Buy A Graphics Tablet

Gone are the days of drawing with paper and pen. Nowadays, many graphic artists prefer to draw the electronic way with a graphics tablet, also known as a digitized drawing pad, and a computer. So before you rush out to join the ranks of the “new” artists and buy a graphics tablet, read these guidelines so you can make an educated and wise purchase.


1. Decide on a price range so you can easily identify which graphics tablets are affordable. Don’t be lured by options. Instead, focus on less expensive models that are lightweight and easy to work with. Once you have mastered the basics you can upgrade.

2. Determine what size graphics tablet you will need. Standard models are 4×5, 6×8 and 9×12 inches. Generally, those measurements allude to the tablet’s input area.

3. Write down which features are “must-haves” before buying your graphics tablet. Features you may want to consider include an optical drive for burning and playing back CDs and DVDs, adequate RAM (Random Access Memory) for photo and video editing, at least a 60GB hard drive, a wireless Internet card and ample expansion/USB ports.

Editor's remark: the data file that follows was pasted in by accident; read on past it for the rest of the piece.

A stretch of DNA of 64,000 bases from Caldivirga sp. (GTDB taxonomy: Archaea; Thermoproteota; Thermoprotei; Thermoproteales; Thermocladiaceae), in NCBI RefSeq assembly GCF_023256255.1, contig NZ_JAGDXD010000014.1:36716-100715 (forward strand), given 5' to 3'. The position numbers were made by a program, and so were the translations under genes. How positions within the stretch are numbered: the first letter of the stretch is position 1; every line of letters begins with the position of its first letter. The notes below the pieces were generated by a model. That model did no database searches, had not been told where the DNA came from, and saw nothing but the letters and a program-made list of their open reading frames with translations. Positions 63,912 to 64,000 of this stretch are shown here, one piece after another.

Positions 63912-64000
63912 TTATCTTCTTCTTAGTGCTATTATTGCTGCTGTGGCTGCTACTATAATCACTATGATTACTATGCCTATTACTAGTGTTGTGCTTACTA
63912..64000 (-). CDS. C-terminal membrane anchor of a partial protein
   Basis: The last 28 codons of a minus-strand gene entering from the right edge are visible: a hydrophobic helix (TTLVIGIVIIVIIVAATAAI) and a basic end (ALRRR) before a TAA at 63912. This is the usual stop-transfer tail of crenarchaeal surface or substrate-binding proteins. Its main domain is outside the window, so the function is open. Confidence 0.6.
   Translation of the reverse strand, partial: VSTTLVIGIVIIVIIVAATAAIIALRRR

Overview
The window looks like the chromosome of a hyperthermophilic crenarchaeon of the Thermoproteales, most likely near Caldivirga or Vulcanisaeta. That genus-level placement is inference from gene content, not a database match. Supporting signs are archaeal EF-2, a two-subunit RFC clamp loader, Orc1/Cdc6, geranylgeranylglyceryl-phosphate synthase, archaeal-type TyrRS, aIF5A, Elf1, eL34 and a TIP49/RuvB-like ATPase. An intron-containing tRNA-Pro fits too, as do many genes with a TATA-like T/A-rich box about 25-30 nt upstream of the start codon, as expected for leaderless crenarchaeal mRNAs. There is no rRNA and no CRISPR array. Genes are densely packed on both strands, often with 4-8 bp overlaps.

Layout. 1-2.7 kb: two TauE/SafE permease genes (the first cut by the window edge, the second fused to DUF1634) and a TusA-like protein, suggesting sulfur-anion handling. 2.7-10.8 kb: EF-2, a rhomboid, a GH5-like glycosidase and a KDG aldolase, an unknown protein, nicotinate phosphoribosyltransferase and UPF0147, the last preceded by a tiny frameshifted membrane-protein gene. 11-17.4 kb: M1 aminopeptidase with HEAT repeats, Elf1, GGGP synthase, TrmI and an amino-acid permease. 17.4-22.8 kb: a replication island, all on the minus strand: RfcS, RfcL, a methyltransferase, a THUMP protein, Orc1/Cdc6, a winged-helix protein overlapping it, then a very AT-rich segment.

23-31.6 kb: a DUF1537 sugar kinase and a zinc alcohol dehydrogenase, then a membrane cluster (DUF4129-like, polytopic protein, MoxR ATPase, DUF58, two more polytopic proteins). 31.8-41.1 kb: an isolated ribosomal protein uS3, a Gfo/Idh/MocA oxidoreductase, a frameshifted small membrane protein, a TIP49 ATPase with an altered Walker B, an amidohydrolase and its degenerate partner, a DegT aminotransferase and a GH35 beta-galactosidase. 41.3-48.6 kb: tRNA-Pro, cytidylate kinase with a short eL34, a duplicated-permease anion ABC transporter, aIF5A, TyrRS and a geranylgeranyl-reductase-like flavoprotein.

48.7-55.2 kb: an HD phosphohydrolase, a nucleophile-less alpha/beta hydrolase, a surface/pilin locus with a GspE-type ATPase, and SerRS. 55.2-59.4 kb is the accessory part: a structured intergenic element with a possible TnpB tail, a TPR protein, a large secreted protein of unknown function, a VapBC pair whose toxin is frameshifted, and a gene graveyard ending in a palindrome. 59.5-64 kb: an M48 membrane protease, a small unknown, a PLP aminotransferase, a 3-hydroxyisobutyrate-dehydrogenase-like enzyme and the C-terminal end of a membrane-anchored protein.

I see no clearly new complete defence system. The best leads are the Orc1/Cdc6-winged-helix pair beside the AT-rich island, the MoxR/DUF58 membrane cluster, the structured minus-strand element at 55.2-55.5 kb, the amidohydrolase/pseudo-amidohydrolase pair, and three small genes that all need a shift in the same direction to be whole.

4. Make sure the manufacturer supplied drivers will work with your operating system. Familiarize yourself with the driver software’s features since the driver regulates many of the graphic tablet’s functions.

5. Select the proper interface connection for your computer. USB ports are the most common, although older model machines may require using a serial interface.

6. Know the life of your battery. If you are an avid graphic artist who draws a lot, you might want to opt for a rechargeable battery.

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7. Ask about warranties, hidden charges and extras. Remember that sometimes the stylus pen might call for a battery.

8. Check newspapers, the Internet and electronics stores for the best deals. Cheaper is not always the best choice. Research the seller, too.

9. Read user reviews, computer magazines and consumer reports and visit vendor websites. They are all good sources and can provide valuable insight. Users offer hands-on evaluations and generally do not have product loyalty.